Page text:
If you talk to a songwriter long enough, you’ll probably find them coming down decisively on one side of a certain divide— the idea of broad, inclusive lyric writing vs. personal writing. Most folks probably already know what I’m talking about, but here are a couple contemporary examples toward each end of the spectrum.
Not really sure how to feel about it.
Something in the way you move
Makes me feel like I can’t live without you.
It takes me all the way.
-“Stay”, Rihanna ft. Mikky Ekko)
This is an effective, emotive lyric with a very broad approach— almost anyone could hear this and apply it to something they’ve experienced.
My lover she’s waiting for me
Just across the bar
My seat’s been taken by some sunglasses
Asking about a scar.
-“We Are Young”, Fun
This is a more personal lyric in that this exact scenario probably hasn’t happened to many other people besides the writer. However, it sets a scene effectively.
I spend a lot of time thinking about broad writing vs. personal writing, and my attitude toward the subject has evolved. There was a time when I thought that if a lyric wasn’t personally specific to the writer, then it wasn’t meaningful or effective. But I was missing part of the equation.
Have you ever had someone describe a dream to you? No matter how much the dream may have effected them, or how vivid and insane it may have been, this almost always happens:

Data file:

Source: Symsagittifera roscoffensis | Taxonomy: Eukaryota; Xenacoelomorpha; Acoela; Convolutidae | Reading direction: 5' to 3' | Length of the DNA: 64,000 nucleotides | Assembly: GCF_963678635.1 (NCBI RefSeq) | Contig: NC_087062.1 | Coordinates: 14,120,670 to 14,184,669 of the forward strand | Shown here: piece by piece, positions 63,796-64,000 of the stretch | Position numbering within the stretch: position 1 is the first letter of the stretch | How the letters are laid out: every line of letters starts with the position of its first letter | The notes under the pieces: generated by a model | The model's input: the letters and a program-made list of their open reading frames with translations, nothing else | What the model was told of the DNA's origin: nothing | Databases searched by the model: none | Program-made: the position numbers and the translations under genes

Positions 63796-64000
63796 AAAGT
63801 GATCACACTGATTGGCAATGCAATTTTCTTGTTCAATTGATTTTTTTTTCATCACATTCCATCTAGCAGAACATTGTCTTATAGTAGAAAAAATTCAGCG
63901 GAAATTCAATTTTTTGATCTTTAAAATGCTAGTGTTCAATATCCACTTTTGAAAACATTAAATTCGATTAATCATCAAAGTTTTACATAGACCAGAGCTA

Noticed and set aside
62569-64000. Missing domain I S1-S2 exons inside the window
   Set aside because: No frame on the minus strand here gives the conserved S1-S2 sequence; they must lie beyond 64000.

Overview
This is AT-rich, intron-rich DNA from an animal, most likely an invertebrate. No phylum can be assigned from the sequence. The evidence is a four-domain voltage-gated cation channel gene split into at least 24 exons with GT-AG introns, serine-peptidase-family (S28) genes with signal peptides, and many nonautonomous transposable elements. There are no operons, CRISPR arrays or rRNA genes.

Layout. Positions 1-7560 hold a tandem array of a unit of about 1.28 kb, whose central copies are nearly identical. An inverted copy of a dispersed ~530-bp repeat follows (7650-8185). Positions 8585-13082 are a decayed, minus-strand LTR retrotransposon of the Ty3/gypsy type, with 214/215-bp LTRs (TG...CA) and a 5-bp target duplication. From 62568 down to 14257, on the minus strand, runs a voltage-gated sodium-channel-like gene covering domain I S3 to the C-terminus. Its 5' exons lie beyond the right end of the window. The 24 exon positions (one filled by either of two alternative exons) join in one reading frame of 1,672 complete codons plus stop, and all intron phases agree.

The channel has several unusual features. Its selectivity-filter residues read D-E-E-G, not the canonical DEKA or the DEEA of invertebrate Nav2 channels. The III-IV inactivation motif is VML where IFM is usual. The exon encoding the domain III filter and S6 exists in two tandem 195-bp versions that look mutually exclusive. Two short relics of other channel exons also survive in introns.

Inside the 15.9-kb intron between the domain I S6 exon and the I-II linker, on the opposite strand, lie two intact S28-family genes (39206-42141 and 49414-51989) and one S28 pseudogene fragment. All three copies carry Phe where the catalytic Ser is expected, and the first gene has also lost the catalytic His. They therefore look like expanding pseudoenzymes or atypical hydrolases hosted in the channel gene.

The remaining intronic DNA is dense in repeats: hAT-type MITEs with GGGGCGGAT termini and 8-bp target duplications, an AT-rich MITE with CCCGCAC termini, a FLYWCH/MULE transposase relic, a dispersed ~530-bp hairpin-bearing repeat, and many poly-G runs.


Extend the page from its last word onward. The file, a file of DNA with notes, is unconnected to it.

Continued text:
Your Friend: And then Blue Ivy Carter had squid arms and she was teaching geometry. I think it has to do with my childhood fear of bees.
Your Brain: Wow I really don’t care about this at all.
Why? Because while the dream may have tremendous meaning to the dreamer, its emotional impact doesn’t resonate beyond their personal experience. I believe this principle extends to songwriting. So for me, I recently have been trying not to fetishize details in my lyric writing; to use them for painting a scene, establishing empathy for the song’s narrator or character(s), but not for the sake of details themselves. So while it might have stuck in my memory that my wallet was in my back pocket when some girl first smiled at me, that detail won’t necessarily increase the emotional impact of the song for the listener.
To put it more simply— just because it really happened doesn’t automatically make it interesting.
Not that extremely personal songs don’t have a reason for existing, lest we forget the main reason for any art— emotional and intellectual release. If a song matters to you, then it matters. But if you’re going to make a job of it, you may as well try and make it matter to someone else, too. That doesn’t mean we have to write lyrics like “When you do what you do, I like what you do because you are who you are and I’m me also.” (Copyright Taylor Berrett) But let’s make sure our details either allow the listener to sink into the song like a soft leathery armchair, or point toward a universal, or at least inclusive, truth.